6 Common causes of manual handling injuries overloading the upper and lower back. For example: lifting or holding heavy items; improper posture during work. For example: stooping; reaching upwards; bending sideways; twisting; 3 Avoid bending forward. Avoid reaching above your shoulders. Avoid bending sideways. Avoid twisting the back.

7 moving loads away from the trunk; loss of balance while lifting; unexpected weight bearing; restricted room to manoeuvre; insecure grip on heavy, awkward, hot, cold, sharp or slippery objects; Cramped conditions hinder the adoption of good manual handling posture. 4 slippery, uneven floors or obstructions along the transport routes; uncoordinated team lifting or shifting weight to one party; lifting beyond capability; Slippery surfaces increase the risk of manual handling operations. frequent or prolonged repetitive movements, such as stooping, twisting the trunk, stretching, twisting the wrist or neck; working hastily; insufficient rest or time to recover.

8 Tips for safe manual handling The tasks use correct posture to lift or lower goods (please refer to Appendix); make use of mechanical aids, such as trolleys, conveyor belts or lifts to ease the handling of goods; Making use of mechanical aids can reduce the effort required during manual handling. 5 Making use of a bench top or a trolley of suitable height can reduce the need for bending. Reduce manual handling by using original product cartons for display purposes. work at the correct height. The height of workstations should allow most of the work to be performed at around elbow level. Using height- adjustable chairs can prevent stooping; using stable foot platforms can prevent reaching upwards; avoid repetitive handling of loads between delivery, storage and display; stock can be moved directly from delivery to display to reduce the need to handle stock repeatedly; arrange work distribution in team lifting correctly. Every member should obey the instructions of the team leader; store heavy or frequently used items in a position where they can be easily reached in shelf stocking. The optimum position is around waist height;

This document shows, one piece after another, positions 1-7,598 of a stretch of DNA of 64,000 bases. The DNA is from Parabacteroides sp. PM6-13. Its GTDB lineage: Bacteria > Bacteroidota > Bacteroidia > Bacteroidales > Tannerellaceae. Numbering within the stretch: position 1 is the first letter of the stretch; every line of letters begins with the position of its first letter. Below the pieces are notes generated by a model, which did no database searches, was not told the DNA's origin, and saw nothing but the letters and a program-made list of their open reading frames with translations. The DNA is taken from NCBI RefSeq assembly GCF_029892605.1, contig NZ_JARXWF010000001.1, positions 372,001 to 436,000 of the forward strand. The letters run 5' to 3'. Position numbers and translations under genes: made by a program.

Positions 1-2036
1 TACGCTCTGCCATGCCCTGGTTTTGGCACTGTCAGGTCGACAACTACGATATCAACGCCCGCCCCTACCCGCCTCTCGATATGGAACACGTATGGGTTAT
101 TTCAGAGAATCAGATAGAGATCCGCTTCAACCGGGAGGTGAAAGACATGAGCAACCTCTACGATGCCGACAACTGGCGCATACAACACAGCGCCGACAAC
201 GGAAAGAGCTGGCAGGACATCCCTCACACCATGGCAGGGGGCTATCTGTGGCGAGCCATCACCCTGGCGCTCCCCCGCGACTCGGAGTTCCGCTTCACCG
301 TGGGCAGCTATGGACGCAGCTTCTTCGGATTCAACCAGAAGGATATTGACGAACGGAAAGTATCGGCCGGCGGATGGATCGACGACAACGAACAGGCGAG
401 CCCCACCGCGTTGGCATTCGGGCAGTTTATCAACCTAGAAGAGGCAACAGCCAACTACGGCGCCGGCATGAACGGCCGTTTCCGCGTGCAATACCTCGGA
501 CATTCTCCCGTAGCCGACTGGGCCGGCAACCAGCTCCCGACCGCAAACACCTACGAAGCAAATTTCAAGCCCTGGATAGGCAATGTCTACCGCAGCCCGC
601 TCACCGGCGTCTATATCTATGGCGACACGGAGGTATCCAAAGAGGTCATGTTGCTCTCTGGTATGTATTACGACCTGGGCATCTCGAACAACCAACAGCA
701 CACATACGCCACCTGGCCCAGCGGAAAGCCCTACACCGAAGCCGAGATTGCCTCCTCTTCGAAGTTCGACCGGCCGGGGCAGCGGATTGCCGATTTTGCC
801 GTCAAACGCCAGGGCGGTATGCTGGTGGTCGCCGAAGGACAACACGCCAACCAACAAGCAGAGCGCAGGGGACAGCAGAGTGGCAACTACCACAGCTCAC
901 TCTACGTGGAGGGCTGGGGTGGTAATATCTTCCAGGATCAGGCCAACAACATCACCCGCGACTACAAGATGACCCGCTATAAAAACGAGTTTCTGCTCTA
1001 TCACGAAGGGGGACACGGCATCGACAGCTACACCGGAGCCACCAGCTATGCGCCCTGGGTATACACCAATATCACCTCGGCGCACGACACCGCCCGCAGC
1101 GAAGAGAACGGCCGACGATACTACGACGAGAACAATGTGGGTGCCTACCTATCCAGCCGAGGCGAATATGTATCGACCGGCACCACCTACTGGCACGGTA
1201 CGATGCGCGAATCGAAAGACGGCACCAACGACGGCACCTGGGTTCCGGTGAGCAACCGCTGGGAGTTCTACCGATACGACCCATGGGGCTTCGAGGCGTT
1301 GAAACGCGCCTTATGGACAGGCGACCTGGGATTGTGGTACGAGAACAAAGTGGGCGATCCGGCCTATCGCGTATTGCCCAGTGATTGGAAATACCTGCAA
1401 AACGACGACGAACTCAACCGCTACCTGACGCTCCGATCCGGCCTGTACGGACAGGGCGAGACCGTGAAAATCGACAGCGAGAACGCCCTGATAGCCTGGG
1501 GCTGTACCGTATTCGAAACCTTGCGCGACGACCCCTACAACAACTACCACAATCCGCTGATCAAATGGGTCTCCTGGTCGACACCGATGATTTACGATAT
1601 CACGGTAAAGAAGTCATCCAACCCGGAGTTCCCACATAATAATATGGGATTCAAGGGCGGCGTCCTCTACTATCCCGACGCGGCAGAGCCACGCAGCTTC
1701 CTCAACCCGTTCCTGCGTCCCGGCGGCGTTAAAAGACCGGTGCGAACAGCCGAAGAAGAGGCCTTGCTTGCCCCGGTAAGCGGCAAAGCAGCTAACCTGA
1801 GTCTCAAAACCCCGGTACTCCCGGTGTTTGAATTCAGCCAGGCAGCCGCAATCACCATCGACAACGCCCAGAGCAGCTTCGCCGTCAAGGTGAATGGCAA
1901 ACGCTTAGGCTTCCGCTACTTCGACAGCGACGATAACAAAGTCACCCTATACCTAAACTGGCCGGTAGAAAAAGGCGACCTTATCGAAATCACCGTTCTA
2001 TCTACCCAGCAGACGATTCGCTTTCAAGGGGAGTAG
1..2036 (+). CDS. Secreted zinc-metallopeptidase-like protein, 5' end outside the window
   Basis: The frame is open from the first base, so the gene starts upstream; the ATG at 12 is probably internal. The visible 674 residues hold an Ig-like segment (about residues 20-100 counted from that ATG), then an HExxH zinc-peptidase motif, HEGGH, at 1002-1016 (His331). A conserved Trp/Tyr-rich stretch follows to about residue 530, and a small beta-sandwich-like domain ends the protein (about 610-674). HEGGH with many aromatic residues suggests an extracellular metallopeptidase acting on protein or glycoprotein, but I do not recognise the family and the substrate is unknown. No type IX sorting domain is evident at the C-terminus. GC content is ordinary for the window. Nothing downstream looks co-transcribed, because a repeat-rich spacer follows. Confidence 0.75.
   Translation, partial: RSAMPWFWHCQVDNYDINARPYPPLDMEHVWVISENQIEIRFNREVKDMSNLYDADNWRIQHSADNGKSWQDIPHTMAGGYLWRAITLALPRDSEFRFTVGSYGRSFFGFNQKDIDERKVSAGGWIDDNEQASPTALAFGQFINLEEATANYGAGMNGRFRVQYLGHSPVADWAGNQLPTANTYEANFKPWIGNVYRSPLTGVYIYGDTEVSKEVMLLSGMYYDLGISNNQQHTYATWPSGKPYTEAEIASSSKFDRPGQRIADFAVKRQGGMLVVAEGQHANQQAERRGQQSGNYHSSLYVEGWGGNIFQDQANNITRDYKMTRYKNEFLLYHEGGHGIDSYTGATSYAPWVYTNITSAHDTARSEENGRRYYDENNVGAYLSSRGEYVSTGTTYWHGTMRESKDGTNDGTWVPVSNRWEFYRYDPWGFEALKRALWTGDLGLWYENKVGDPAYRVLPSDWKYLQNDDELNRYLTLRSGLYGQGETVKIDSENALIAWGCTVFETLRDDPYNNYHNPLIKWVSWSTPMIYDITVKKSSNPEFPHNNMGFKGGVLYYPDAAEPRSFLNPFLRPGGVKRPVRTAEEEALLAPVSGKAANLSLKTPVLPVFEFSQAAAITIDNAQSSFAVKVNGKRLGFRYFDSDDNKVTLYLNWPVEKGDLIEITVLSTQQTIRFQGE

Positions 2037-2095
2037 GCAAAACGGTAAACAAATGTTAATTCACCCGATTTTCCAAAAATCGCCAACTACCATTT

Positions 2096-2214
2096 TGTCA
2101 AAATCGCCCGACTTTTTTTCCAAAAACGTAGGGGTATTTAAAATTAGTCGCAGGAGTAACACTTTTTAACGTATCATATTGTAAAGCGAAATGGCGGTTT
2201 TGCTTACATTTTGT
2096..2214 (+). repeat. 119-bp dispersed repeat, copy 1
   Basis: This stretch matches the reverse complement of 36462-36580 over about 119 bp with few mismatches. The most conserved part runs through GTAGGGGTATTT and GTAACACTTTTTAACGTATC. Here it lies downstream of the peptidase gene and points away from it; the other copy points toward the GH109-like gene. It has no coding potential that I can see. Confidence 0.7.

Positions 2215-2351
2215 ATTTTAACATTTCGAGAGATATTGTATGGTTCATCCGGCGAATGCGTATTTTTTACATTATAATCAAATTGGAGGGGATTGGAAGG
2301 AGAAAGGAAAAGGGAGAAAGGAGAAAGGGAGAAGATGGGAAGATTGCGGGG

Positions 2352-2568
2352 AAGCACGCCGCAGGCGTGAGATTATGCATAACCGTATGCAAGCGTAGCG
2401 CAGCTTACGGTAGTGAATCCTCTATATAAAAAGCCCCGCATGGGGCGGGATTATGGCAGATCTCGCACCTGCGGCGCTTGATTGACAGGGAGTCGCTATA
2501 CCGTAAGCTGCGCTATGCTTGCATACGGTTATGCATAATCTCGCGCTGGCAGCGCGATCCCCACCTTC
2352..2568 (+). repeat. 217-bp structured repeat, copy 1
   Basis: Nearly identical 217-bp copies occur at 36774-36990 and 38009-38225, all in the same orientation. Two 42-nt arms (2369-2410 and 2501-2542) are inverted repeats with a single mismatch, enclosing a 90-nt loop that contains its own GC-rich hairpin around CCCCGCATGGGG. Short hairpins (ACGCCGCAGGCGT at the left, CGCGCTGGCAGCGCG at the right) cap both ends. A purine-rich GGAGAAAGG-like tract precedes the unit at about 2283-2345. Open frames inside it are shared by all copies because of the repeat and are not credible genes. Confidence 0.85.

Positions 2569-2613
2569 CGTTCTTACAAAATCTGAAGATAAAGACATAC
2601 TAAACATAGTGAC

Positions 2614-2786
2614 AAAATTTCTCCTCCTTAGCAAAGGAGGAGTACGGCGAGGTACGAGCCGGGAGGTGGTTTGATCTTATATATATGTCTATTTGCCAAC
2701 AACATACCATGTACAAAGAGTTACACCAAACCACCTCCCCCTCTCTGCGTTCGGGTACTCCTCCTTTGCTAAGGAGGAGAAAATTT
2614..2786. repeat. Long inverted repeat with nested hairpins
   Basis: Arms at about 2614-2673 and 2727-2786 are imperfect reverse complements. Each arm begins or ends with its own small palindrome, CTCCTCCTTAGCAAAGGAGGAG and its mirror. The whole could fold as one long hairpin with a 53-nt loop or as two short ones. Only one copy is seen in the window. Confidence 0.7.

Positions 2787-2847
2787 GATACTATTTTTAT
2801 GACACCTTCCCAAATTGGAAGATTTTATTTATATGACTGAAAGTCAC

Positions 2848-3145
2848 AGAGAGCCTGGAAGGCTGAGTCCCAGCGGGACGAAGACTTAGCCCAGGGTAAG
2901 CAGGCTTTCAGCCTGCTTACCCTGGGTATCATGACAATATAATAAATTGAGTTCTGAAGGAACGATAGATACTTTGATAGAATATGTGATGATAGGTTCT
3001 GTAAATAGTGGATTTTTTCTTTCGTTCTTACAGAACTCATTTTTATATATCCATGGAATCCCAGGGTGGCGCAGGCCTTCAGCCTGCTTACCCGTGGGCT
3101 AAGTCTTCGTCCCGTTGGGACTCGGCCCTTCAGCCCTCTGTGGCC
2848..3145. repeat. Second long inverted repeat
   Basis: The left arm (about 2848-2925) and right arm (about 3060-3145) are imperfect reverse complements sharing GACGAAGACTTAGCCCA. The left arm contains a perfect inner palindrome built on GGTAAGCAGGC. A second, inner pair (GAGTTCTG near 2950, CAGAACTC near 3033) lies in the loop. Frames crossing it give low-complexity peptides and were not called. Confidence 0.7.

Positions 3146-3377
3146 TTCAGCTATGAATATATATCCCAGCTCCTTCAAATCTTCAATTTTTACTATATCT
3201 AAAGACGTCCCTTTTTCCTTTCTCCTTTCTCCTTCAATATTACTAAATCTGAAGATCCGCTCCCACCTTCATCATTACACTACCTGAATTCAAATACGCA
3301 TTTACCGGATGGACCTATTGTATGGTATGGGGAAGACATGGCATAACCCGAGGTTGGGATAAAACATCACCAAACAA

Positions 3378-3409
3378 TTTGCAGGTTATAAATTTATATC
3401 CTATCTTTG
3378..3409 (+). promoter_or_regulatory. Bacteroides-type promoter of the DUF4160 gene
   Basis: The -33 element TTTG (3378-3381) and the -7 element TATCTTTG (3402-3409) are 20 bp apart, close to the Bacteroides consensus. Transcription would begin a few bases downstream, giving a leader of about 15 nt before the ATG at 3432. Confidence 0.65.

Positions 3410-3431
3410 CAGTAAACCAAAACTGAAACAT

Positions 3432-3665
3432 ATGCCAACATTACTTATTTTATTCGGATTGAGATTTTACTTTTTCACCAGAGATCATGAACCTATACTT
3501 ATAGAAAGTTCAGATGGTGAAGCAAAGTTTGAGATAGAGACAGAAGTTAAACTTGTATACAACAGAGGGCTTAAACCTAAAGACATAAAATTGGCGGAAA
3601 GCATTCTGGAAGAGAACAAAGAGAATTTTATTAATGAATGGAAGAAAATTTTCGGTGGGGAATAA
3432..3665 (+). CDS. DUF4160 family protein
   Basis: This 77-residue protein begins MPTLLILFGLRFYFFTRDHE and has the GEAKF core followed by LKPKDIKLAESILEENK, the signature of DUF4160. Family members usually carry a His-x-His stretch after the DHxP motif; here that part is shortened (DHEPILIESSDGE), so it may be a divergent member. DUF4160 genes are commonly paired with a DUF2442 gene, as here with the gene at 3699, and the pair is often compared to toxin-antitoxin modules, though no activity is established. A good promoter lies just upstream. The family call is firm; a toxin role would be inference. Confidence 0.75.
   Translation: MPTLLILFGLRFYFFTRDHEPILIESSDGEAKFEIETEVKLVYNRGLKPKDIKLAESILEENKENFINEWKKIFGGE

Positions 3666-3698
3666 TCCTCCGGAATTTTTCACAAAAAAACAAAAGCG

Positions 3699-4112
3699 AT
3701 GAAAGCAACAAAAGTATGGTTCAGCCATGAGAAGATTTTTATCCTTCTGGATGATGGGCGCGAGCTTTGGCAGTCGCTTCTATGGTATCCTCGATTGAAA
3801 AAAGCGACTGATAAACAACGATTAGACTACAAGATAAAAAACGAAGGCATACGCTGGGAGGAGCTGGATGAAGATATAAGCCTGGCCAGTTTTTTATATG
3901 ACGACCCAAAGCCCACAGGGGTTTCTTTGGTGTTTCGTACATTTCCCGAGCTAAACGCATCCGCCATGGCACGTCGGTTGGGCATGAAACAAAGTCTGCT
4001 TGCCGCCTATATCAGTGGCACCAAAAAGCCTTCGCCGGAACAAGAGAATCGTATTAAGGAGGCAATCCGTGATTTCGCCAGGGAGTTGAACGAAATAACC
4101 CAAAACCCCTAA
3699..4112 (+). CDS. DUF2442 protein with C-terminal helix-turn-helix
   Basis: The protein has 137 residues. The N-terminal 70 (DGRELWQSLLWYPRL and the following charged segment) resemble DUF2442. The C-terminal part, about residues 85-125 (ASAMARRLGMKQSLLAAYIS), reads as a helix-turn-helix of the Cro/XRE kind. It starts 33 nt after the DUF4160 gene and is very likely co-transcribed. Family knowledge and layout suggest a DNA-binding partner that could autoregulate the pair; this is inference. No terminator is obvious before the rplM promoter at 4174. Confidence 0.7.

9 improve the design of workstations and position frequently used materials in front of employees to reduce the need of twisting or stretching the body; do not stack goods too high during transportation to avoid blocking the front view, which will increase the risk of hitting objects or tripping; give employees a variety of tasks or provide them with sufficient recovery time to avoid prolonged repetitive movements; Stacking goods too high will increase the risk of injury during transportation. Pushing a number of trolleys simultaneously increases the potential for injury. working at an appropriate pace can relieve muscle strain and reduce the chance of hand and wrist injuries; do not push a number of trolleys simultaneously to reduce effort and difficulties in managing them; use automatic system to reduce the need for manual handling and make operations more efficient. 6

10 The loads make the goods lighter, change their size or shape, or make them easier to grasp by adding handholds or hand grips; make the goods less damaging to hold. Avoid sharp corners, jagged edges, and surfaces that are too hot, cold or rough; Heavy loads can be divided into lighter packages. 7 Fitting handholds on containers is a very simple way of improving material handling. provide suitable protective gloves for handling goods that are difficult to hold; place the goods in stable position so that they will not shift unexpectedly while being handled; provide sufficient information on the goods, such as the weight and the heavier side. Put the goods in stable position so that they will not shift unexpectedly while being handled.